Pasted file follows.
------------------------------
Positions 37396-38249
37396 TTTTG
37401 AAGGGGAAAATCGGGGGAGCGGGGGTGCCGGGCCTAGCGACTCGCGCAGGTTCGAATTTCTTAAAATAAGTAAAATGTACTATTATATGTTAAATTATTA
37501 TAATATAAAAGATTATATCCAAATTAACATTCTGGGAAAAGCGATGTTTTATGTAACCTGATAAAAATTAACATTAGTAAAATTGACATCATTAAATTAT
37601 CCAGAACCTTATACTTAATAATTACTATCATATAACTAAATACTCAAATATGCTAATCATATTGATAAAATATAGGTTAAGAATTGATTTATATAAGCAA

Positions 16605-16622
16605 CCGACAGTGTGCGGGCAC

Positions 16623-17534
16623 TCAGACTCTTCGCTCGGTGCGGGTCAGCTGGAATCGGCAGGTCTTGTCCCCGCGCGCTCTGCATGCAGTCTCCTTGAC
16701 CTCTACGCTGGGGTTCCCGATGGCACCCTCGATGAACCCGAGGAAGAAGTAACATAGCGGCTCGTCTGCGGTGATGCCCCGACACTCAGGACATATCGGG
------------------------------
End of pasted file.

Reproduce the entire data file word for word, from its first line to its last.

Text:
Positions 37396-38249
37396 TTTTG
37401 AAGGGGAAAATCGGGGGAGCGGGGGTGCCGGGCCTAGCGACTCGCGCAGGTTCGAATTTCTTAAAATAAGTAAAATGTACTATTATATGTTAAATTATTA
37501 TAATATAAAAGATTATATCCAAATTAACATTCTGGGAAAAGCGATGTTTTATGTAACCTGATAAAAATTAACATTAGTAAAATTGACATCATTAAATTAT
37601 CCAGAACCTTATACTTAATAATTACTATCATATAACTAAATACTCAAATATGCTAATCATATTGATAAAATATAGGTTAAGAATTGATTTATATAAGCAA

Positions 16605-16622
16605 CCGACAGTGTGCGGGCAC

Positions 16623-17534
16623 TCAGACTCTTCGCTCGGTGCGGGTCAGCTGGAATCGGCAGGTCTTGTCCCCGCGCGCTCTGCATGCAGTCTCCTTGAC
16701 CTCTACGCTGGGGTTCCCGATGGCACCCTCGATGAACCCGAGGAAGAAGTAACATAGCGGCTCGTCTGCGGTGATGCCCCGACACTCAGGACATATCGGG